(10) The narrative drivers are pretty slack – improbable dialogue ("I'm a very wealthy man, Miss Steele, and I have expensive and absorbing hobbies"); lame characterisation; irritating tics (a constant war between Steele's "subconscious", which is always fainting or putting on half-moon glasses, and her "inner goddess", who is forever pouting and stamping); and an internal monologue that goes like this … "Holy hell, he's hot!
(11) That's great that you're able to pick up the slack.'
(12) By taking up the slack in the economy – millions of people are underemployed, working fewer hours than they wish – Britain could enjoy fast catch-up growth of the kind it experienced as it recovered from the Great Depression: between 1933 and 1936 UK growth exceeded 4% per year, fuelled by a house building boom.
(13) Then I had to wait for God knows how long until Will Adamsdale wheeled it out again for the stragglers, and when he did, I rolled up and watched slack-jawed.
(14) The effect of the enzyme collagenase (40-200 units-ml-1) on the spontaneous mechanical activity in vitro and on the fine structure of the activity of the taenia was enhanced both in the isometric and isotonic recordings; after several minutes the muscles became slack or elongated to up to twice their resting lengths.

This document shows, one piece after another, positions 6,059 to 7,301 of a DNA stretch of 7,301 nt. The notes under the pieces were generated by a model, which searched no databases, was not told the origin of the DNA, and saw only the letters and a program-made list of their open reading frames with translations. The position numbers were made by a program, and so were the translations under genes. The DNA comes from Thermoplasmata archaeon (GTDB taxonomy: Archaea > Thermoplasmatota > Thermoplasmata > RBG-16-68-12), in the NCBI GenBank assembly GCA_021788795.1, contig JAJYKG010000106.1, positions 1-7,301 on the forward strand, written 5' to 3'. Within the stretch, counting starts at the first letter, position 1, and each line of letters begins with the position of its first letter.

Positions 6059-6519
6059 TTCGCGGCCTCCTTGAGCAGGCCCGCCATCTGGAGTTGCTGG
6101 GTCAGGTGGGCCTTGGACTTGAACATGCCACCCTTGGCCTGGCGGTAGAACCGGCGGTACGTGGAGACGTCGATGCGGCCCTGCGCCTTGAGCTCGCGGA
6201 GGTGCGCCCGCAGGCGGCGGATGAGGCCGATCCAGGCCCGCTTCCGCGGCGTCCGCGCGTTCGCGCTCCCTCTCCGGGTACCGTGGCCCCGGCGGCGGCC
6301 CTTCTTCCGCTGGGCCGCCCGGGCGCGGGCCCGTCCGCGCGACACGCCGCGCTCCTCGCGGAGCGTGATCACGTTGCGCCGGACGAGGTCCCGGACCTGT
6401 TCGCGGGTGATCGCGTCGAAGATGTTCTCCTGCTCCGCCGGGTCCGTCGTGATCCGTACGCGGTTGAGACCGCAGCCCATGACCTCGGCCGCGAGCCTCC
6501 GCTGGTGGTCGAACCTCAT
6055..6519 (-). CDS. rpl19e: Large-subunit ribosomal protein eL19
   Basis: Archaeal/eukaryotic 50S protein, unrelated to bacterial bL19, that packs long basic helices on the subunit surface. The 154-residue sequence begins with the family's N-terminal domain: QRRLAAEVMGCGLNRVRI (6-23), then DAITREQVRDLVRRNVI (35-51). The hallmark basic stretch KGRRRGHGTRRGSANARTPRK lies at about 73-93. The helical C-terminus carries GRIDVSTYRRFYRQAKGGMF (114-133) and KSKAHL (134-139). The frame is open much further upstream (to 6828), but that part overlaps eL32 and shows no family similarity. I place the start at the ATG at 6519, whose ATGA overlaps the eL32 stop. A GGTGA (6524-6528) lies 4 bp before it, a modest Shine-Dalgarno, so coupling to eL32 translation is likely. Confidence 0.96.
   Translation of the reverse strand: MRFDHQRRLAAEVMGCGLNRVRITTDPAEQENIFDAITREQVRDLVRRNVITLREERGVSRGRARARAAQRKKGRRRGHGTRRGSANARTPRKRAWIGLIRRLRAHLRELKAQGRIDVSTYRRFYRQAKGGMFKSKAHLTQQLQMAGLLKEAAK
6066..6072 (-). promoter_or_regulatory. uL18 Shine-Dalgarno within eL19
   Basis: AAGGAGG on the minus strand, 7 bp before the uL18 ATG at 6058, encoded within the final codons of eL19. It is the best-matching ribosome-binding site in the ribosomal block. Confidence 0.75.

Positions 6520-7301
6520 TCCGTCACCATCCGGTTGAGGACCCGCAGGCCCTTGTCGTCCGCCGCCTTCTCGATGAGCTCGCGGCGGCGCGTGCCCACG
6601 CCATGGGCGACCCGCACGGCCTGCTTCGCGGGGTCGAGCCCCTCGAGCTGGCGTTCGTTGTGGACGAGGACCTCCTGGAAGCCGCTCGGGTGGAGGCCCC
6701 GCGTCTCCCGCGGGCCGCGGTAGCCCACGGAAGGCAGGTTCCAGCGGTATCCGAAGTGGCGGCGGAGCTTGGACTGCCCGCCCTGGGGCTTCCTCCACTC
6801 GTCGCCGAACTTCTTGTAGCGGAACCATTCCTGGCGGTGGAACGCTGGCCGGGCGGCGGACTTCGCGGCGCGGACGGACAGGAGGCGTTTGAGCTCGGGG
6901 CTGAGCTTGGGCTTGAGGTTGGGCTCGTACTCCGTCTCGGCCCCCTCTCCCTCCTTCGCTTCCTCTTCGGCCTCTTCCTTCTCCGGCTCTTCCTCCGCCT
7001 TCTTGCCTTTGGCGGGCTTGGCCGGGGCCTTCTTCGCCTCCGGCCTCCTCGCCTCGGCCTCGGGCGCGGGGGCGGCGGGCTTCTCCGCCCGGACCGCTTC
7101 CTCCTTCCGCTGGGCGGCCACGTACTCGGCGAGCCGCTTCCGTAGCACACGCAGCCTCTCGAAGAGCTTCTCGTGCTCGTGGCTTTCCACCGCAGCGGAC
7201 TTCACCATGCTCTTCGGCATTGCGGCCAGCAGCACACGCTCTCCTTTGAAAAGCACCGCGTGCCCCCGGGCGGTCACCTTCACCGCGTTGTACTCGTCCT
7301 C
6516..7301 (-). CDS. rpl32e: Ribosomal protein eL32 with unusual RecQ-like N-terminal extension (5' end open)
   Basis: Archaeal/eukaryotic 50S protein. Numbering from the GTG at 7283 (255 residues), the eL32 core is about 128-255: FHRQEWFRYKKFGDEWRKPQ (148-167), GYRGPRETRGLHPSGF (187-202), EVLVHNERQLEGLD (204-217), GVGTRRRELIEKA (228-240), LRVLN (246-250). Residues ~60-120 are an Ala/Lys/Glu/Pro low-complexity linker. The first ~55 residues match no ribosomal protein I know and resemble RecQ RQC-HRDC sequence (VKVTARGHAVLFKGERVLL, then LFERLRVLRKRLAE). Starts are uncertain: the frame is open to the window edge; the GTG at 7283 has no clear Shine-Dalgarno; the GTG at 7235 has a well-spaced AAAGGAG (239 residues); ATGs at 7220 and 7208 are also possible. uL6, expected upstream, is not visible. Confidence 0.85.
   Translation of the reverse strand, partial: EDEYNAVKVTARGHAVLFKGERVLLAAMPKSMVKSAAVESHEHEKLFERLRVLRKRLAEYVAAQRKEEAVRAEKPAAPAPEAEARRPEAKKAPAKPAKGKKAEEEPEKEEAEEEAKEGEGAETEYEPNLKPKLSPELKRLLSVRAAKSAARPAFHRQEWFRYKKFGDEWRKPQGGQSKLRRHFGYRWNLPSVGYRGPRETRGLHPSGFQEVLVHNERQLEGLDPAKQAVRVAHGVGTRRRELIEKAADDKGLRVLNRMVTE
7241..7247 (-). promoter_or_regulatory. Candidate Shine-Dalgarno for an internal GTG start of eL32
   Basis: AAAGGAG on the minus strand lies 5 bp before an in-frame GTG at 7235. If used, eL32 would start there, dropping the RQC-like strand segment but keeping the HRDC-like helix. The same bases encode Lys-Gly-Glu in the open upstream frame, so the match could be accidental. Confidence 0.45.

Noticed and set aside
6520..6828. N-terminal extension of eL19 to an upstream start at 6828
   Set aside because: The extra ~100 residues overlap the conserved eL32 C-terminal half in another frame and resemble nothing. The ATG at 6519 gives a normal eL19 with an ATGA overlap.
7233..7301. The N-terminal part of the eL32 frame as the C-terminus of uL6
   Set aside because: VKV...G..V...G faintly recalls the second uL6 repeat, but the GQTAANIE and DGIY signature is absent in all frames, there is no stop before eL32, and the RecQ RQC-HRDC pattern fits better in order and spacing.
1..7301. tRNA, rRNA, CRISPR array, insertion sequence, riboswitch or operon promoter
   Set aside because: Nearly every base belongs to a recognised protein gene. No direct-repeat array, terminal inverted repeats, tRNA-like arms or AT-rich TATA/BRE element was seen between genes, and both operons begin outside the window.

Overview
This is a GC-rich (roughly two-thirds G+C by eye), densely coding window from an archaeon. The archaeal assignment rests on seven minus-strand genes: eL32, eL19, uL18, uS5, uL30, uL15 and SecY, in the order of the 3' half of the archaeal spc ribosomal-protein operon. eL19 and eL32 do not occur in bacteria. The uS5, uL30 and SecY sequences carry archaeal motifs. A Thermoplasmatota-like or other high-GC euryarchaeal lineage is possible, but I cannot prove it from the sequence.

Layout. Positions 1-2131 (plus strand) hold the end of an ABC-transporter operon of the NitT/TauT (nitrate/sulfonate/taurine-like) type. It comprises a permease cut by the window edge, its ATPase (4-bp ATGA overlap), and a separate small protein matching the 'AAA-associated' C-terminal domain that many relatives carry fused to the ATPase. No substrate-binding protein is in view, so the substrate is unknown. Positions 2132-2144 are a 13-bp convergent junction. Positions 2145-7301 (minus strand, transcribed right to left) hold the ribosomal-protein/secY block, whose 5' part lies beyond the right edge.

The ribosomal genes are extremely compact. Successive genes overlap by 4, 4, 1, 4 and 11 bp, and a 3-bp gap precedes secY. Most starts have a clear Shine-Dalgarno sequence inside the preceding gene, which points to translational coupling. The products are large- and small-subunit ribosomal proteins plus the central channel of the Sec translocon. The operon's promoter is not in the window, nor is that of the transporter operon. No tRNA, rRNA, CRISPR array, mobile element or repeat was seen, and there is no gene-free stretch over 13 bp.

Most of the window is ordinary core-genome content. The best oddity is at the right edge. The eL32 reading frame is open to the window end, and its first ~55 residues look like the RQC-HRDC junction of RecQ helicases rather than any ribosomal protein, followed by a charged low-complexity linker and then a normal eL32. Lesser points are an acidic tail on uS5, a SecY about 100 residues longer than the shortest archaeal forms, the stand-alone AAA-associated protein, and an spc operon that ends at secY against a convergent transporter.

(15) But despite a rapid fall in unemployment – forecast to tumble to 6.3%, the IMF said there was still slack in the labour market.
(16) Quique Sánchez Flores: Watford interested in Andros Townsend Read more Watford were uncharacteristically slack, leaving the head coach, Quique Sánchez Flores, to admit “we were not competitive”.
(17) Improved estimates of Vu in living fibres were obtained by photographically calibrating the slack test.
(18) This complication was caused by certain circumstances: 1. unnoticed perforation of oesophagus, 2. open tube, 3. inspiration against resistance, 4. tube tip placed in slack connective tissue.